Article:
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Honey bees do not visit every flower species Nature produces. They rarely visit tomato and related flowers because they do not buzz pollinate the flower like bumble bees to obtain pollen. It confuses new beekeepers to see vast expanses of flowers in full bloom and not find a single honey bee visiting them. Sometimes the flowers are covered with pollinating fly species, and other times there may be a predominant species of native bee on the flowers. There are an estimated 20, species of bees in the world, and the honey bee is only one of them.
Different races of honey bees that have evolved to pollinate plant species found within their native habitat. For example, studies in Europe showed that Italian bees Apis mellifera ligustica were more attracted to citrus flowers than bees that had no selective time together with Citrus.
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Similar differences in daily flight time were found between different races of bees in the African desert. It if sounds confusing, it is, and there are many specialists who have spent their entire careers trying to unravel this complicated puzzle. There is much more to learn about bees and flowers, a field called Bee Botany.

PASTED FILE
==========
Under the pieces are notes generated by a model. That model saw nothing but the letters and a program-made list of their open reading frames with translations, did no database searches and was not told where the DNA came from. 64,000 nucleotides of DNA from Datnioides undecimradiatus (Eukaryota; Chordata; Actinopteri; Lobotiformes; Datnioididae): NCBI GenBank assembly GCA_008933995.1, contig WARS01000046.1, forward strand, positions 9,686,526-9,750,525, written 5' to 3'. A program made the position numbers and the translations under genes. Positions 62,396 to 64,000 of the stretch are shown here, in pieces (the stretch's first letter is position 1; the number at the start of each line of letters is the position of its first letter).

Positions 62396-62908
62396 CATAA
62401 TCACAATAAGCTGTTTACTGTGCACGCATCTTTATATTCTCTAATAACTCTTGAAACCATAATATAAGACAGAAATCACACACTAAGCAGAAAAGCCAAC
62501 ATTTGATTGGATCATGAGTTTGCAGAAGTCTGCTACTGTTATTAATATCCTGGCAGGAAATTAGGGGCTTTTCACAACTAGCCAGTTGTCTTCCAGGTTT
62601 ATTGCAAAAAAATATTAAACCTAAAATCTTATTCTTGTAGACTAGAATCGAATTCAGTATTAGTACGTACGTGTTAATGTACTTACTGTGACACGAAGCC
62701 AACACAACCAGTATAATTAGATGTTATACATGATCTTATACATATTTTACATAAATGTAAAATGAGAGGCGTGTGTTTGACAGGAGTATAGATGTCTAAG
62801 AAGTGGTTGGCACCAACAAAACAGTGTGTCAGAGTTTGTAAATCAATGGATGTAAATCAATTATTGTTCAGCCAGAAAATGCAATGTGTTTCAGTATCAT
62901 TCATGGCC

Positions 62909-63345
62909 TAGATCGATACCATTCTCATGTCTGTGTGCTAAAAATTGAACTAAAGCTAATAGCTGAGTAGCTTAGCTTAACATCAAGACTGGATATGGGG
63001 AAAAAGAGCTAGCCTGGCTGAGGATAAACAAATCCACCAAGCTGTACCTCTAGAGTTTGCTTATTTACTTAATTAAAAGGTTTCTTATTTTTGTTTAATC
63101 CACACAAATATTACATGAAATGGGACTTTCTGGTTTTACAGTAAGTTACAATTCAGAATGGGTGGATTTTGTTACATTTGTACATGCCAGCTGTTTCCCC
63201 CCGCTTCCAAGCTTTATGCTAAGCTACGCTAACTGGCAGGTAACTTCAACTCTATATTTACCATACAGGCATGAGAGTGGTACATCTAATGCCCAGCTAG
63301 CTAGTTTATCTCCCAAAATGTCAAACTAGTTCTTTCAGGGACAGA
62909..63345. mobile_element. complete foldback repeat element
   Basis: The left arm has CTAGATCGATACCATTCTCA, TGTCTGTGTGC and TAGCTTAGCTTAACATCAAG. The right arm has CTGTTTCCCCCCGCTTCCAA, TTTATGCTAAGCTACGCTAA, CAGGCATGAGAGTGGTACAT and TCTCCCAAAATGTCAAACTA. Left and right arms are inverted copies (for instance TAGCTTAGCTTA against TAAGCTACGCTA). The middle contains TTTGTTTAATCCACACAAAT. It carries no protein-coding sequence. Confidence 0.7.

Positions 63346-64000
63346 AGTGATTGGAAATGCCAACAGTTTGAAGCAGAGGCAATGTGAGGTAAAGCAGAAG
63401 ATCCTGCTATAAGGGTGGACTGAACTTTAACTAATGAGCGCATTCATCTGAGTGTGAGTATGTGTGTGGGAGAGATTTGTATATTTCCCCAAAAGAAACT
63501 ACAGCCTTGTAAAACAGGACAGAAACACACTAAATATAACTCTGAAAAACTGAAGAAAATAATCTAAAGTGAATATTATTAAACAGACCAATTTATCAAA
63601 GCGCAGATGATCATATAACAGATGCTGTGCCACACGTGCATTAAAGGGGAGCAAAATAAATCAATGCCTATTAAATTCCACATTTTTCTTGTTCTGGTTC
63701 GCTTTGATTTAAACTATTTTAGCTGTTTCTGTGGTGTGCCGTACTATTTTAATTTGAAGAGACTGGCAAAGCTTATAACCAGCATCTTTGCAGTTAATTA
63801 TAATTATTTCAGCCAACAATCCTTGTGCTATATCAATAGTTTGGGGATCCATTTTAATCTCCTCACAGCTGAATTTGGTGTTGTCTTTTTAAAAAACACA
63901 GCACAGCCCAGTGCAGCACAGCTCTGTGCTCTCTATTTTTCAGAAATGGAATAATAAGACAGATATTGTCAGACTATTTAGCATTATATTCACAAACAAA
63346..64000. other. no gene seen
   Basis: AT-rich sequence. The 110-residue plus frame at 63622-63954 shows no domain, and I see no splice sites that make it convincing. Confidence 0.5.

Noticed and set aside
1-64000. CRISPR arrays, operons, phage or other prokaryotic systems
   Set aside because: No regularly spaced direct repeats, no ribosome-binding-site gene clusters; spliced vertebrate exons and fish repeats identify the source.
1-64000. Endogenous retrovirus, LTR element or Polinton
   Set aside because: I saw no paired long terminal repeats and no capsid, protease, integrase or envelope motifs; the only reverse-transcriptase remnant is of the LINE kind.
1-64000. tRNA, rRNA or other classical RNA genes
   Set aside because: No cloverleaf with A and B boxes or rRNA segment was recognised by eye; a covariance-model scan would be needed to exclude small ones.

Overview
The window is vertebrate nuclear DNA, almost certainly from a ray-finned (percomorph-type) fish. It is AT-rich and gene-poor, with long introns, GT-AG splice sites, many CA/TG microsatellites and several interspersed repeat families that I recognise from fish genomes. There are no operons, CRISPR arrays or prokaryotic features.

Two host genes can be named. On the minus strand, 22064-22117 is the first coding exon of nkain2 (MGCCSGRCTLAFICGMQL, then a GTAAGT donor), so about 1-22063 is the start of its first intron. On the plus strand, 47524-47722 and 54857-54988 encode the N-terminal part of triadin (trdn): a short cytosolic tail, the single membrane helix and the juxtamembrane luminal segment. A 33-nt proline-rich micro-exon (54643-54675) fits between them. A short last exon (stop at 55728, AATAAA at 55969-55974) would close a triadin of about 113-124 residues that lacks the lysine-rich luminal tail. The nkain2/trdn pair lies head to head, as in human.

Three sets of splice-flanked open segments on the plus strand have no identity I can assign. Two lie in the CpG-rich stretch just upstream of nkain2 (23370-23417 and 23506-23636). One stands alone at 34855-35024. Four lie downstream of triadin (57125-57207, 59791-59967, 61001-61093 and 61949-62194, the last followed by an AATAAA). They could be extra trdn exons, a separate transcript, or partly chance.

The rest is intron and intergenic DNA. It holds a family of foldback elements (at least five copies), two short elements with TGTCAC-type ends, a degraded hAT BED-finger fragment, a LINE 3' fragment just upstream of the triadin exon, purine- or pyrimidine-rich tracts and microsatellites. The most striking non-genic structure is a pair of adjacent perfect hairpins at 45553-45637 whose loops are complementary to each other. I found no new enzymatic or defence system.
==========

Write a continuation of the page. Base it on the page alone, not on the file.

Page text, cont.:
In the United States, these races have been interbred to such an extent that it is hard to discriminate traits. For the sustainable beekeeper, knowledge of the plant species and even varieties or cultivars of certain plants will be extremely valuable. Since the honey bee is not native to the Americas, it has a competitive relationship with other pollinators.
Generally, this competition makes both the honey bee and other bee species work harder to collect pollen and nectar, which is beneficial to the plant needing bee visits for pollination.
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Many agricultural and garden flowers are also introduced to the Americas. Some, like apples are widely embraced by human culture while others, like spotted knapweed Centaurea spp and purple loosestrife Lythrum salicaria , are highly regulated in some areas and subjected to biological control agents introduced for their control. Since honey bees are generalists — visiting a wide range of species — they benefit this floral smorgasbord as pollinators while benefiting themselves while filling their hives with surplus honey and pollen. In a future article we will discuss the pollen and nectar producing plants important to bees and beekeeping, and the general colony management plans for the area.